21 October 2016
Sleep Disorders Paper
There are some bedtime and sleep behaviors in childhood and adolescence that are considered ‘normal’ but there are also many abnormal problems that can arise. In newborns, it is typical for the child to wake up many times during the night. For infants younger than six months old, the amount of time spent in REM sleep is thirty percent more than adults. This causes infants to have shorter sleep cycles than adults. Infants younger than six months also often sleep during the day as much as they do during the night, which is why they often do not sleep through the entire night. However, once six months is reached, the sleeping pattern begins to reflect that of an adult’s. The frequency of waking in the night tapers from one hundred percent to about twenty to thirty percent at this time. Sleeping during the day also tapers as the child grows older, and often by the age of three or four a daytime nap is no longer necessary. By adolescence, the sleep needs are typically the same to that of an adult’s.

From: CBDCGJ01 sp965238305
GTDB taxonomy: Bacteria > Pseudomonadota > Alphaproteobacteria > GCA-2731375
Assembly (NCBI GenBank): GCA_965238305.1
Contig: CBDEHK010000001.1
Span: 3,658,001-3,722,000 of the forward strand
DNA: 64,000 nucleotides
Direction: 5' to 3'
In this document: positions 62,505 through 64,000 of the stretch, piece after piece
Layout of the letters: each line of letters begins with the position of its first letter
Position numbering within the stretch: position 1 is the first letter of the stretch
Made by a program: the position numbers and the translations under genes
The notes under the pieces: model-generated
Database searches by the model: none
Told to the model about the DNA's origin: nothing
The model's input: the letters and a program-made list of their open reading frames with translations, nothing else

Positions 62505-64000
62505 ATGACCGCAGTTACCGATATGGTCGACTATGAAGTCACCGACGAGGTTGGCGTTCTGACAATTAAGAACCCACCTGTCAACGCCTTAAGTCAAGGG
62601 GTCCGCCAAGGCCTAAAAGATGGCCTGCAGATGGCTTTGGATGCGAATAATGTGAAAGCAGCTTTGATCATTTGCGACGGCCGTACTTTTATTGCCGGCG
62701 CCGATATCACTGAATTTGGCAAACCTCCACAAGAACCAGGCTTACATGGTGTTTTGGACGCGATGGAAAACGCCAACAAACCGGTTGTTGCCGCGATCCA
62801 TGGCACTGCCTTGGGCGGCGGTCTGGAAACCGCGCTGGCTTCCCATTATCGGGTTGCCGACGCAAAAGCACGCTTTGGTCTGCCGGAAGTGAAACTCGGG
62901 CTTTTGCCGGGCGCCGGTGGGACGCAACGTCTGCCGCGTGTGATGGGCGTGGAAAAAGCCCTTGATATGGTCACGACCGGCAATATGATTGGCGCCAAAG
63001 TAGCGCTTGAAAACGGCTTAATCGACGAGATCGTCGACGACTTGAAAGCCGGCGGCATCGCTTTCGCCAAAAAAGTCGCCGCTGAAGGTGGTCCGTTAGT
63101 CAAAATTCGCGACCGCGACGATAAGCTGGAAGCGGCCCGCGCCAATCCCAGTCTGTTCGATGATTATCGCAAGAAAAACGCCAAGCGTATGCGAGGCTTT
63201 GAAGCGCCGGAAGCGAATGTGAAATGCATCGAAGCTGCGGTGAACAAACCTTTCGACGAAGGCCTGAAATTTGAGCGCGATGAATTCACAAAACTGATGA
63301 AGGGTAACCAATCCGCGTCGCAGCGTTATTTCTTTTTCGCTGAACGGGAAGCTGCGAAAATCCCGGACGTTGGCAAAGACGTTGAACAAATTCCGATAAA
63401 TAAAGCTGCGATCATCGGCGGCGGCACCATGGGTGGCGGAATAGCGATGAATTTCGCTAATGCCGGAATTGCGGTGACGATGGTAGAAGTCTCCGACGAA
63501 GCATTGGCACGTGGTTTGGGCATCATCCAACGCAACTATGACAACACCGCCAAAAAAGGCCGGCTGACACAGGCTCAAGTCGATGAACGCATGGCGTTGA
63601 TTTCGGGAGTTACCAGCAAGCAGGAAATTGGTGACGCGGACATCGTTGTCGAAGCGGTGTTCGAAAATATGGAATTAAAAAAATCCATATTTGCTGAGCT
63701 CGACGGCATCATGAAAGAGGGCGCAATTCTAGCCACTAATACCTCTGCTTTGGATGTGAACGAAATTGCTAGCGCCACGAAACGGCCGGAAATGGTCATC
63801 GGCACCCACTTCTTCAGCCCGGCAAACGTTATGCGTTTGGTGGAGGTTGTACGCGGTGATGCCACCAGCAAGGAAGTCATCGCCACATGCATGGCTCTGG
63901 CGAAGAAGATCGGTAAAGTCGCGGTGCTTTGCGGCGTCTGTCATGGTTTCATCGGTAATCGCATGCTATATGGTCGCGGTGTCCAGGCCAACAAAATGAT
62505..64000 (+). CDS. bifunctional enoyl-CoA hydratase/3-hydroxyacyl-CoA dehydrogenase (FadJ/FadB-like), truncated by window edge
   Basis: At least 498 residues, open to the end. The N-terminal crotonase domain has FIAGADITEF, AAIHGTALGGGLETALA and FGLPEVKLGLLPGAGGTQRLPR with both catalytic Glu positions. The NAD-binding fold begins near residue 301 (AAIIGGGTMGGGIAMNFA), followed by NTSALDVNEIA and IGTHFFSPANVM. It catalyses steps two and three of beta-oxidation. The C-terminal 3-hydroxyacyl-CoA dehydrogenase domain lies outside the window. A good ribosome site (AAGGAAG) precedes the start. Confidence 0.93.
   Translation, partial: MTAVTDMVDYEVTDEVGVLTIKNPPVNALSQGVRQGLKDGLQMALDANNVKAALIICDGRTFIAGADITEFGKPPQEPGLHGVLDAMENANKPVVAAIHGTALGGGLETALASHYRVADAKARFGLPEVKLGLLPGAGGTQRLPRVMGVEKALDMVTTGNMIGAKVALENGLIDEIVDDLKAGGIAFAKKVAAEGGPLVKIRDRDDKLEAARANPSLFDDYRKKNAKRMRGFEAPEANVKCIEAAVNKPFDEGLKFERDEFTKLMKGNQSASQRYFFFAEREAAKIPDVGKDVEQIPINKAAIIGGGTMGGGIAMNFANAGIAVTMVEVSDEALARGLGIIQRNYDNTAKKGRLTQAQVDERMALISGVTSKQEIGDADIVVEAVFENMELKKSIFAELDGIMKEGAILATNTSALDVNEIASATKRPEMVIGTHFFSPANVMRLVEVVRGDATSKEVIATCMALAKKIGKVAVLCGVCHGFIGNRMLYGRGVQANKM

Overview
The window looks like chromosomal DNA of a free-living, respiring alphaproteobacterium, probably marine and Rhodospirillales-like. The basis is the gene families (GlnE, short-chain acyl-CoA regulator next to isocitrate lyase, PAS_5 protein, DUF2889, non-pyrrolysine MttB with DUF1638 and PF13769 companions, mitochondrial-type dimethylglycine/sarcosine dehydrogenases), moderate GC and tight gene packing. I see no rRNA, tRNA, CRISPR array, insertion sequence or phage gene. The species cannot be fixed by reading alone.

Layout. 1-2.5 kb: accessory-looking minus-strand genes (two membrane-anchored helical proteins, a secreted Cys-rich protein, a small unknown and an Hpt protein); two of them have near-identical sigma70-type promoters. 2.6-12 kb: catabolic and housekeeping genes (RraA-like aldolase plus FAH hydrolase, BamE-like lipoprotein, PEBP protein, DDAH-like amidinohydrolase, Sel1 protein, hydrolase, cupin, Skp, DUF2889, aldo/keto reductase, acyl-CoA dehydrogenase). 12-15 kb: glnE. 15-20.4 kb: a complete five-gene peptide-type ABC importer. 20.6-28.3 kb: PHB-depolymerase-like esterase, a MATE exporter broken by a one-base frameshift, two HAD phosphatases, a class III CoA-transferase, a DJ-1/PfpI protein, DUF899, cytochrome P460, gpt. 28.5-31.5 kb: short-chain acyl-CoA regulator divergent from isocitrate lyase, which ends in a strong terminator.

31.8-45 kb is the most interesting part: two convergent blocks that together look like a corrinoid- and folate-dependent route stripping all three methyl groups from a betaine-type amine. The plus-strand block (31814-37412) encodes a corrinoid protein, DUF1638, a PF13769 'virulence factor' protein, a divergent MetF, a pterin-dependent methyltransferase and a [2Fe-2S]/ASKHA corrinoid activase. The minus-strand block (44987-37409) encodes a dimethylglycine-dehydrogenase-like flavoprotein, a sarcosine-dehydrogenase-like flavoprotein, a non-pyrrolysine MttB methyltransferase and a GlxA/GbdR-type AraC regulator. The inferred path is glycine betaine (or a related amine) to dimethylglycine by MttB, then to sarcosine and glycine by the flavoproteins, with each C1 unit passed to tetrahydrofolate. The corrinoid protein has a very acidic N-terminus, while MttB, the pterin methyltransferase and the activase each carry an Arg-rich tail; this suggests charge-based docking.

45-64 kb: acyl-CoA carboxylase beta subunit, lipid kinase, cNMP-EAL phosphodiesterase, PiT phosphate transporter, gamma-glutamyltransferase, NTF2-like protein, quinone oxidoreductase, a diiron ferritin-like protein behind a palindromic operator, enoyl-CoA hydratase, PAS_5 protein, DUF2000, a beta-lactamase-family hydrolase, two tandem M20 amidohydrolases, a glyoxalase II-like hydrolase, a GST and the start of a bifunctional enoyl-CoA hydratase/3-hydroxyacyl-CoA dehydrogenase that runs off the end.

However, even once sleeping through the night is finally achieved, a number of problems can arise to reverse this milestone. Studies have shown that one in three children up to the age of four will wake during the night and need parent’s assistance to get back to sleep. A variety of diseases, disorders, and general sleep problems can prevent children from sleeping through the night. Parasomnias are sleep disorders that are a reflection of the immature central nervous system. These disorders are usually outgrown, more common in children than adults, predictable, not remembered by the child, and oftentimes the children are unable to be awoken from the disorder while it happens. An example of this kind of disorder is ‘pavor nocturnus’, more commonly known as night terrors. Typically, during a night terror, the child will sit up in bed and scream, and inconsolable for up to thirty minutes, although the child is not actually awake and cannot be woken from this state. Night terrors are different from nightmares in a few ways. Nightmares occur in REM sleep, like dreams, while night terrors occur in NREM sleep. Also, many times a nightmare can be recalled, while a person that experiences a night terror cannot recall it after they have woken up. Night terrors are typically caused by stress in the child’s life and a way to stop the night terrors is to attempt to alleviate the stress the child is experiencing. Two other disorders experienced are somnambulism and somniloquy, more commonly known as sleep walking and sleep talking, respectively. Sleepwalking can be dangerous to children if safety precautions are not taken, such as the child’s bedroom being on the first floor, locking windows and doors, and keeping the child away from balconies and stairs. Sleep talking is not dangerous, and typically manifests as the child mumbling or speaking incoherently then going back to sleep. These disorders can be...